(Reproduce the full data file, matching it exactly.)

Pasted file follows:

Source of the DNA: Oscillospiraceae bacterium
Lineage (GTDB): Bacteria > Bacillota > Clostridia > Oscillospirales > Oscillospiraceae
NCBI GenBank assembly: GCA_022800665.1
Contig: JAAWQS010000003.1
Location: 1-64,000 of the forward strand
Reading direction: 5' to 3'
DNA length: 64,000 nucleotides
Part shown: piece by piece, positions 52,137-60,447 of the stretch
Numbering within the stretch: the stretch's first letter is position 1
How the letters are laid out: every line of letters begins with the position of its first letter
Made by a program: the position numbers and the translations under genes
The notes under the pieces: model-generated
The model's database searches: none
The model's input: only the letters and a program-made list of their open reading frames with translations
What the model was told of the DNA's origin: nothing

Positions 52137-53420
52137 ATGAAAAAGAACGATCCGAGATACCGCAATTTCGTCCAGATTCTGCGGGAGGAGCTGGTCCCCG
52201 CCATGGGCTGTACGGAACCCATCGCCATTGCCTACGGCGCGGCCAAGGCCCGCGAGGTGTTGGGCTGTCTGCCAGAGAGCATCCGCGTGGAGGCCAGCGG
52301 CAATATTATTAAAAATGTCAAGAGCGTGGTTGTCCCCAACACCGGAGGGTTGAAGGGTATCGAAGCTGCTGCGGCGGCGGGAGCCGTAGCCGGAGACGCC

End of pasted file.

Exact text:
Source of the DNA: Oscillospiraceae bacterium
Lineage (GTDB): Bacteria > Bacillota > Clostridia > Oscillospirales > Oscillospiraceae
NCBI GenBank assembly: GCA_022800665.1
Contig: JAAWQS010000003.1
Location: 1-64,000 of the forward strand
Reading direction: 5' to 3'
DNA length: 64,000 nucleotides
Part shown: piece by piece, positions 52,137-60,447 of the stretch
Numbering within the stretch: the stretch's first letter is position 1
How the letters are laid out: every line of letters begins with the position of its first letter
Made by a program: the position numbers and the translations under genes
The notes under the pieces: model-generated
The model's database searches: none
The model's input: only the letters and a program-made list of their open reading frames with translations
What the model was told of the DNA's origin: nothing

Positions 52137-53420
52137 ATGAAAAAGAACGATCCGAGATACCGCAATTTCGTCCAGATTCTGCGGGAGGAGCTGGTCCCCG
52201 CCATGGGCTGTACGGAACCCATCGCCATTGCCTACGGCGCGGCCAAGGCCCGCGAGGTGTTGGGCTGTCTGCCAGAGAGCATCCGCGTGGAGGCCAGCGG
52301 CAATATTATTAAAAATGTCAAGAGCGTGGTTGTCCCCAACACCGGAGGGTTGAAGGGTATCGAAGCTGCTGCGGCGGCGGGAGCCGTAGCCGGAGACGCC